In Lewis Carroll’s Alice in Wonderland, the Mad Hatter poses this riddle: “Why is a raven like a writing desk?” After some further conversation, the Hatter asks Alice:
‘Have you guessed the riddle yet?’…
‘No, I give it up,’ Alice replied. ‘What’s the answer?’
‘I haven’t the slightest idea,’ said the Hatter.
We’ve seen this conversation turned on its head since COVID started. We faced a riddle—a virus—and we had experts coming out of the woodwork with answers. For the first time in our history, we quarantined the healthy members of our population. We put masks on young and old alike, we closed small businesses across our country while keeping Walmart open and allowing Amazon to rake in billions of dollars. We’ll likely never know the number of people who perished because they were too frightened by the virus to seek medical attention for other health problems. We’ve seen a wave of deaths from opioids, and violent crime has gone through the roof.
And the children have suffered most of all, with massive psychological and educational setbacks. Many of them have fallen behind in school, and the better part of a year some of them missed out on extracurricular activities ranging from football to school plays. Many, too, have endured stress, anxiety, and loneliness.
Jeanne Noble, director of COVID response in the University of California San Francisco emergency room, reports
that while adult suicides in that state fell last year by 11 percent, they jumped 24 percent among those under 18. Attempted suicides, eating disorders, and mental health troubles among the young also skyrocketed. Noble discovered as well that summer camps this year are seeing increased levels of anxiety and depression not only among the campers, but also among camp counselors. Moreover, children of all ages report that even when they returned to school, masks and social distancing caused them to feel isolated from their classmates.
Since the pandemic began in March 2020, 349 children up to the age of 17 have died
with the Wuhan Virus. Most of these victims had underlying health conditions. A recent Johns Hopkins study of 48,000 children under 18
found zero deaths for healthy children.
Meanwhile, the governors and the “experts” in some states are again calling for masks when schools reopen—if they reopen—this fall. This month the Center for Disease Control recommended
the continuance of social distancing, but even worse, that children ages two and up who are not fully vaccinated should wear masks. One line from an update to this report brought me some sad laughter: “in general, people do not need to wear masks when outdoors.”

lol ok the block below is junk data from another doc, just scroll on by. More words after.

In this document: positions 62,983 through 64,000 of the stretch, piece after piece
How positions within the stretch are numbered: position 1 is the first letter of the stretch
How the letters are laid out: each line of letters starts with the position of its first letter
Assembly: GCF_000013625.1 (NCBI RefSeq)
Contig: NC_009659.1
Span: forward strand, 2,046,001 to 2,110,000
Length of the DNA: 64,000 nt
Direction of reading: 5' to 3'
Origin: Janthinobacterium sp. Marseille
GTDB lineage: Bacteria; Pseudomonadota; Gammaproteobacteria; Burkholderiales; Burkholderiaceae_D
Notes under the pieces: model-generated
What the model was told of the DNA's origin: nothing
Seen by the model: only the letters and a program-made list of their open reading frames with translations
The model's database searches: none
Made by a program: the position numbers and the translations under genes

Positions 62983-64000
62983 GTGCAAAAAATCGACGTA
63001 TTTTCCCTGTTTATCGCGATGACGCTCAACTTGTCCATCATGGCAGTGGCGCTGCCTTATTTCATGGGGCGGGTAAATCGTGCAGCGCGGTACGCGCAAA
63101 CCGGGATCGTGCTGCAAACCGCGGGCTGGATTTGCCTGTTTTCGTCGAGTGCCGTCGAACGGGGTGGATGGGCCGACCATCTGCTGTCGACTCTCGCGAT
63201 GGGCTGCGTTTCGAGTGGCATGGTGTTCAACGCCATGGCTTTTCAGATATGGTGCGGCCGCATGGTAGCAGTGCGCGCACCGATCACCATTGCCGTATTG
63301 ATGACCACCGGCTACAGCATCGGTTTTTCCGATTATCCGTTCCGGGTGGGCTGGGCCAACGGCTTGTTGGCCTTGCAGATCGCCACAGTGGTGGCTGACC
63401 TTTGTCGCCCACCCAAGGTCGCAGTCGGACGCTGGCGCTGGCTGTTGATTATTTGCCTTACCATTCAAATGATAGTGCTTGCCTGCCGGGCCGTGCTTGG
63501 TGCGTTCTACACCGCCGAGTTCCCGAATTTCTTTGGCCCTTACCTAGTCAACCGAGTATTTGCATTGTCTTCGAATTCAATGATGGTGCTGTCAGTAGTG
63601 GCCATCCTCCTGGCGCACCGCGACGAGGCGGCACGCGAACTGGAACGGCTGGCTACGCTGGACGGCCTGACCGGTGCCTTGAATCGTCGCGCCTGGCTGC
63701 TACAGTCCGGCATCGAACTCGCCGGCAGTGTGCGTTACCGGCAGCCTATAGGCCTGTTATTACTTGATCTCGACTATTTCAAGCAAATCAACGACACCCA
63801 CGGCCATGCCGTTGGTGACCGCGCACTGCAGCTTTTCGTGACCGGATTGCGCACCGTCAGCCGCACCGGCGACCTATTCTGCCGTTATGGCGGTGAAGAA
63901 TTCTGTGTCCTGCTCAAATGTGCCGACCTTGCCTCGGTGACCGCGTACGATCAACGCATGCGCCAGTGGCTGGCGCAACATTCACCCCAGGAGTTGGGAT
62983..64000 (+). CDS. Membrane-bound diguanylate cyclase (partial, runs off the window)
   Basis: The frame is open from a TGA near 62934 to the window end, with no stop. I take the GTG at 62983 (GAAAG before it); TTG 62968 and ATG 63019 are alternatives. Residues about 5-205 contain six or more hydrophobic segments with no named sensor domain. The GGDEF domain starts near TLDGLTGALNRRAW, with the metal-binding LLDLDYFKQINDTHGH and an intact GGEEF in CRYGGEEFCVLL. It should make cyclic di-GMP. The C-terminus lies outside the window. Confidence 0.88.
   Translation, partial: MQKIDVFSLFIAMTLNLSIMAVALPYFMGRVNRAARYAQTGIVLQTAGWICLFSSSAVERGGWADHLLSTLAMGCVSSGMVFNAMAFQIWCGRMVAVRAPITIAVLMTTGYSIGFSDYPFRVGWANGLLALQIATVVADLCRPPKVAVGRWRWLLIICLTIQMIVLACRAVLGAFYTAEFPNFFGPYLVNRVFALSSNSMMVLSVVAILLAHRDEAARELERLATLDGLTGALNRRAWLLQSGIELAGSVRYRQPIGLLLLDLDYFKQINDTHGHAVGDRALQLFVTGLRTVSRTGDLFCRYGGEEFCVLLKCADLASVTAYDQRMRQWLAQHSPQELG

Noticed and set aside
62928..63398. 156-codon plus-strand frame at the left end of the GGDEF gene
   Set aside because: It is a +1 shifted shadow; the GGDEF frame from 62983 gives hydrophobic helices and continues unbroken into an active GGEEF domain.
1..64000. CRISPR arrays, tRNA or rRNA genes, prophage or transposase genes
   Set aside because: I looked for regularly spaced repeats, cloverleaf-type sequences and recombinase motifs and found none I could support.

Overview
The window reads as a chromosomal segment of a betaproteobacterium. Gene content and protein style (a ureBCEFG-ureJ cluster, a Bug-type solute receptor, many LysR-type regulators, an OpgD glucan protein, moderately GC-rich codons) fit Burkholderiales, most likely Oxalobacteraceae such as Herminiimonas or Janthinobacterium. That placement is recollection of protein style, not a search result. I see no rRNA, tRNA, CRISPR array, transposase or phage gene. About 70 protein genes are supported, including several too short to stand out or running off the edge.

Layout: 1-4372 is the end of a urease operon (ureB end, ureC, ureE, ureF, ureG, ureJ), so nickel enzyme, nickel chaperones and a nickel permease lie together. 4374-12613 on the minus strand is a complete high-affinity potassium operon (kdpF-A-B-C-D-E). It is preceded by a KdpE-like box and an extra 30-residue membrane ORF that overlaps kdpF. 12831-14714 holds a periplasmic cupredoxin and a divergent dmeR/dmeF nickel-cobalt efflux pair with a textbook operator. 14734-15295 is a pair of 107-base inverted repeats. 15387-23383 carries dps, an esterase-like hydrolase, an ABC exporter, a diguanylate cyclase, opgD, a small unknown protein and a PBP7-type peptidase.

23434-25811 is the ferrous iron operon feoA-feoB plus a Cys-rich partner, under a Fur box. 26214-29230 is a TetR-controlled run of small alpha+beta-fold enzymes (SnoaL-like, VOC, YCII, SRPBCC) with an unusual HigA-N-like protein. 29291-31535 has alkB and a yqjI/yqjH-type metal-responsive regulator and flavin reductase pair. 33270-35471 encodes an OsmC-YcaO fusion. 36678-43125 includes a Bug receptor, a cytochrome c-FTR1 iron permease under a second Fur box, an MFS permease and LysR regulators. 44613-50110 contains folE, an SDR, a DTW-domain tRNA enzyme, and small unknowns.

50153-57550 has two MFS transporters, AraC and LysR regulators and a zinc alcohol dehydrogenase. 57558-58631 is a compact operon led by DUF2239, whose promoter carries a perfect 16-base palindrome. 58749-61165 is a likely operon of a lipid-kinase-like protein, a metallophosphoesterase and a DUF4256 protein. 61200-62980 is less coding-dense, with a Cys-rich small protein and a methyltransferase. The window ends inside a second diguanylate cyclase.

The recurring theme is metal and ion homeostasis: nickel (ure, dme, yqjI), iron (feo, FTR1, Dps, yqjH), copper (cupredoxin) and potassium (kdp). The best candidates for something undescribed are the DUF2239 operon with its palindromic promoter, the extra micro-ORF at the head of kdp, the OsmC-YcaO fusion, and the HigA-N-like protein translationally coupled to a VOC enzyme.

Lots of answers, lots of guidelines, lots of requirements.
Now maybe it’s time for some questions.
How many of our isolated young people from around the nation committed suicide this past year, deaths caused in part by the Wuhan Virus proscriptions? Do those suicides exceed viral deaths? How many are now being treated for depression?
Maybe it’s time we got some real data on the effectiveness of masks. We should also study the effects masks are having on the mental health of children and teenagers. Besides, how does a daycare worker supervising six three-year-olds keep them in masks all day long? And since it’s now clear from all available evidence that the vast majority of those 17 years and younger experience almost no reaction to this virus, maybe we should consider why they are being singled out to wear masks.
The biggest questions of all concern how long this show goes on. How much longer do our experts and authorities expect us to continue treating one another as if we were carriers of the plague? Are we willing to watch our children receive another year of inferior education? Many of us are no longer willing to participate in a charade that has already done grave harm to our social interactions and our constitutional liberties.
In a presentation of her report, Jeanne Noble concludes, “Sacrificing the development and well being of our children for enhanced infection control was scientifically unnecessary and ethically unsound.”
Let’s not keep making the same mistake over and over again.
(Creative Commons license: Drug Addiction Clinic Vita, https://www.vperemen.com)
Jeff Minick lives in Front Royal, Virginia, and may be found online at jeffminick.com. He is the author of two novels, Amanda Bell and Dust on Their Wings, and two works of non-fiction, Learning as I Go and Movies Make the Man.